Embodiment of the rat vibrissal array

Embodiment of the vibrissal array can be conceptualized as spanning at least four levels: the material properties of a single whisker (e.g. elasticity and damping), the morphology of a single whisker, the musculature and tissue surrounding each whisker, and the morphology of the entire whisker array. The present study examines this fourth level.

Previous studies of vibrissal array morphology qualitatively characterized the locations of whisker base-points and identified systematic variations in whisker length [11], [12]. The grid-like arrangement of the vibrissae is one of the most easily observable features of mystical pad anatomy [1] [3]. Brecht et al. demonstrated that a set of governing geometric principles, conserved across species, could qualitatively explain this grid-like arrangement [11].

The present study now quantifies the three-dimensional vibrissal array architecture. Specifically, we provide a single equation that describes every point of every whisker. This work adds to the understanding of vibrissal array morphology in several important ways. First, the locations of the whisker base-points are quantified in three-dimensions, capturing the strong row- and column-based structure of the array, while also incorporating the underlying curve of the rat's mystacial pad. Second, equations define the 2D shape of each whisker in terms of its intrinsic curvature as well as its length, and the angle ζ describes the orientation of each whisker's intrinsic curvature. The orientation of a whisker during protraction will affect both the angle and time at which it will make contact with an object, and a recent study has shown that the rat can change ζ during a protraction [10]. Thus the intrinsic curvature as well as ζ are essential parameters for accurate models of whisker movement. Finally, quantifying vibrissal array features in analytical form allows for systematic, cross-species comparisons of structure-function relationships in the context of behavior and ethological niche, as described below.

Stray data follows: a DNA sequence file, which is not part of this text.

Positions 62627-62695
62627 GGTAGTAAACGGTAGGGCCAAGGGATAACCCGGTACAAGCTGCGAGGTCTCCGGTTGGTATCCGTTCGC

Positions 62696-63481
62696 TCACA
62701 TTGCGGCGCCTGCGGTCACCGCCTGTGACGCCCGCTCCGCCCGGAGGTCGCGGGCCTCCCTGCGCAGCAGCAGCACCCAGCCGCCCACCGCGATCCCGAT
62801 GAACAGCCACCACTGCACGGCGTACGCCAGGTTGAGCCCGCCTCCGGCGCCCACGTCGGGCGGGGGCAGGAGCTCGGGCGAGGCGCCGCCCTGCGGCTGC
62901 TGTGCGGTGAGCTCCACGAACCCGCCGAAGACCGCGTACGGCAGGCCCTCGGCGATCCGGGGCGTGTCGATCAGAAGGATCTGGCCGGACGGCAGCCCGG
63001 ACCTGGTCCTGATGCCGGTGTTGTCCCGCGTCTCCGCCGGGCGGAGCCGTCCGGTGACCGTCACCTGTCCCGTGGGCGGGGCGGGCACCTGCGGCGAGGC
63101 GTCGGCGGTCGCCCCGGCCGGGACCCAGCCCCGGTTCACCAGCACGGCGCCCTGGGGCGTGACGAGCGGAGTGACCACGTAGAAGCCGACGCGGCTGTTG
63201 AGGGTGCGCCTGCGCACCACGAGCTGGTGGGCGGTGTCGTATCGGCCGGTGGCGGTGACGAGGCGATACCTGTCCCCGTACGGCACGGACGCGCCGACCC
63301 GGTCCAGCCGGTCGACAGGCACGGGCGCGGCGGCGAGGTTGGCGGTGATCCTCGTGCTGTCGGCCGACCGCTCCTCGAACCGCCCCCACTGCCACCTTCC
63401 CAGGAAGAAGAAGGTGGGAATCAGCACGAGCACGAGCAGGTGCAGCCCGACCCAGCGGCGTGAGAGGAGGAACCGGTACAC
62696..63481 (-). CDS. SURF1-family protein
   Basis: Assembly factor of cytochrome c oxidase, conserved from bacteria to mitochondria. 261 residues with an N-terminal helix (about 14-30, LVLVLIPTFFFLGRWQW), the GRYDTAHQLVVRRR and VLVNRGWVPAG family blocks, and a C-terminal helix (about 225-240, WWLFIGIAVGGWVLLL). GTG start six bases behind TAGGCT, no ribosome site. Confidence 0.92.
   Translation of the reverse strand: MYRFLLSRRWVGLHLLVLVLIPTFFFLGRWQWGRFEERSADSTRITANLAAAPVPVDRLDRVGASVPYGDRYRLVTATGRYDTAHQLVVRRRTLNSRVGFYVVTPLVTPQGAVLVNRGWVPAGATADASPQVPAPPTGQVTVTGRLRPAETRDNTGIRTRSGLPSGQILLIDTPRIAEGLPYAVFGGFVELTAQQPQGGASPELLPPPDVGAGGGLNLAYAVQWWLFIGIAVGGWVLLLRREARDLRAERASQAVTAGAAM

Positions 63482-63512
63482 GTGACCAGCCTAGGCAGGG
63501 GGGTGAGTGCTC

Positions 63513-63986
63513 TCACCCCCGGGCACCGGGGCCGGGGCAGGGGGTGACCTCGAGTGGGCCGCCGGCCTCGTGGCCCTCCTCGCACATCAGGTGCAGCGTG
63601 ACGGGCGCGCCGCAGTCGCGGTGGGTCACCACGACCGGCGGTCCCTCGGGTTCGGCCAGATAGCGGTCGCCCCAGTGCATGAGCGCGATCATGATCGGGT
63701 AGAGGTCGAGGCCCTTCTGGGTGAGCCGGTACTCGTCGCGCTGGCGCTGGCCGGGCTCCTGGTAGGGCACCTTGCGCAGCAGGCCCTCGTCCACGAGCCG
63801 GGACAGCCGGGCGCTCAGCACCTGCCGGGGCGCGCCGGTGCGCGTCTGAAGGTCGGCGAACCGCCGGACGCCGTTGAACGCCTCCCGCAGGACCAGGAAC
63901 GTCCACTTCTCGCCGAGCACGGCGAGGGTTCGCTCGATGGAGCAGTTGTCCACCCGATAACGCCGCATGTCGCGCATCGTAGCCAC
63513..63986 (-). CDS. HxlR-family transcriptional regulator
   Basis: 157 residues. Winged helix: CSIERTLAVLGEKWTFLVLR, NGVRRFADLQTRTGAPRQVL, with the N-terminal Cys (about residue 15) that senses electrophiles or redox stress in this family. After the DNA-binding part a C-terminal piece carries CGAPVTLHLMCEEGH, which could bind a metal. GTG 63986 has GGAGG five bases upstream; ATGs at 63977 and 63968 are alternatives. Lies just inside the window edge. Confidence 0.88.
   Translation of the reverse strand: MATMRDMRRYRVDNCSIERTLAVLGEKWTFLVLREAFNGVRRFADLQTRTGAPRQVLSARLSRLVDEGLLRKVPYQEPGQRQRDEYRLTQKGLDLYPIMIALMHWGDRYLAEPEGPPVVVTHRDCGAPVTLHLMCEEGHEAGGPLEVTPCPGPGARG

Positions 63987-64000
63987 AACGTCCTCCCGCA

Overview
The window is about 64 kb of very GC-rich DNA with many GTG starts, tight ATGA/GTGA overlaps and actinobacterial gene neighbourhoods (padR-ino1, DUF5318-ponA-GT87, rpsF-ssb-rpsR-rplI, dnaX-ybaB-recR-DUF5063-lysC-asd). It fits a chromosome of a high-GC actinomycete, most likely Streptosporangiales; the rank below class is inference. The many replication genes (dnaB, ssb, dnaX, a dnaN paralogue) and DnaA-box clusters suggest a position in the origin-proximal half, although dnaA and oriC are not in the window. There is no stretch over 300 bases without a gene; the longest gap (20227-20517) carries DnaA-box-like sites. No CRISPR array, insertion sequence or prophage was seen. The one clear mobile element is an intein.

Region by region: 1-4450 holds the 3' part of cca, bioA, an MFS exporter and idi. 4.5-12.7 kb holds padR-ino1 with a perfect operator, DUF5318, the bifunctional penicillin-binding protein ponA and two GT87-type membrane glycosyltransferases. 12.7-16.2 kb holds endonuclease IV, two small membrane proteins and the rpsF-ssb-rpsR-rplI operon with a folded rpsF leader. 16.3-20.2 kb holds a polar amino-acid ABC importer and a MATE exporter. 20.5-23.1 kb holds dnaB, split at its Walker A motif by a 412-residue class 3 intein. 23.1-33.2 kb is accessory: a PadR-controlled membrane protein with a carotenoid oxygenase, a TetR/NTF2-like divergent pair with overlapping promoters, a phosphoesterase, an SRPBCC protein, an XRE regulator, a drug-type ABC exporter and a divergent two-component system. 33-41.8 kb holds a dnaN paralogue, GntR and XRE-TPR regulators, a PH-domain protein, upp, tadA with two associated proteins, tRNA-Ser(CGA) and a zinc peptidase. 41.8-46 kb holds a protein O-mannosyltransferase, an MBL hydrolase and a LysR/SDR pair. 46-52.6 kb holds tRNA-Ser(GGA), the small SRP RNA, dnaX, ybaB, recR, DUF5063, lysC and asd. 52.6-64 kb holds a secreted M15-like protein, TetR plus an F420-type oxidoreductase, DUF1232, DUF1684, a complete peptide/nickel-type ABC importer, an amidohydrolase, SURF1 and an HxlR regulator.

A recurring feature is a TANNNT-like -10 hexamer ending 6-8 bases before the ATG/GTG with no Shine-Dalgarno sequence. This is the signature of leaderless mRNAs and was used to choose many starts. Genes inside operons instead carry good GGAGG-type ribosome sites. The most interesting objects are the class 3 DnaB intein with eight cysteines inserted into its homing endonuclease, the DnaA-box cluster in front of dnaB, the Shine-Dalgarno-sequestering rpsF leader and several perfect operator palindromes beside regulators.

Morphometric analysis and cross-species comparisons

The present study uses basic techniques from geometric morphometrics to analyze the morphology of the rat vibrissal array. In general terms, morphometrics refers to the quantification of variations in the shapes of objects. When applied to biology, morphometrics can be used to quantify and compare the shapes of organisms within and across species [20]. In some “landmark-based” analyses, for example, deviations of individual specimens from an average morphology have revealed subtle morphological differences between taxa, sexes, ages, and geographic locations [21].

Importantly, morphometric analysis has also been used to distinguish morphological differences attributable to phylogeny from those arising from behaviors that a species or sub-species has adopted in response to the local environment. Once morphological features have been quantified, statistical techniques can provide estimates of which morphological variations are best explained by phylogenetic differences and which by environmental factors (for an example, see [22]).

The model developed in the present study lays the groundwork to investigate the origin of cross-species differences in the morphology of the vibrissal array. For example, murid rodents closely related to the rat (e.g., the mouse) may have a vibrissal morphology that simply scales with body size (a phylogenetic effect). More distant species may show changes in morphology that reflect adaptive traits enabling behaviors essential for species survival.

Use of the model in kinematic simulations of whisking behavior

The orientation angles of the whiskers (θ, φ, ψ, ζ) are the angles at which the whiskers emerge from the rat's face. The facial muscles of the rat control the orientation angles, and these muscles have many degrees of freedom. They can move the whisker through a large range of orientation angles during natural whisking behavior. Because the 3D whisker scans were done post-mortem, rigor mortis of the facial muscles could have pulled the whiskers to orientation angles anywhere within their natural range of movement. Unsurprisingly, these angles were the parameters that exhibited the largest variability across animals, although smooth trends are clearly visible (Figure 8).

The variability associated with the static, post-rigor measurement of orientation angle is not particularly meaningful, as the muscles could have pulled the whiskers into any number of orientation angles. Accordingly, this variability was deliberately excluded from the error analysis of the model. The orientation angles should not be thought of as fixed parameters of the model, but should instead be used as inputs to the model to simulate whisking behavior.

Numerous studies have quantified changes in the horizontal angle θ during natural whisking [5], [7], [9], [10], [13], [14], [24], [25], [26], [27], [28], [29]. At least two studies have produced data from which it is possible to determine how the angles φ and ψ change over the course of a whisk [10], [25]. Finally, Knutsen et al. provided the first evidence that the whisker rolls about its own axis during active whisking. The roll can be described by the value of the angle ζ over the whisking cycle. Taken together, these studies determine the equations for changes in orientation angles throughout the whisking trajectory.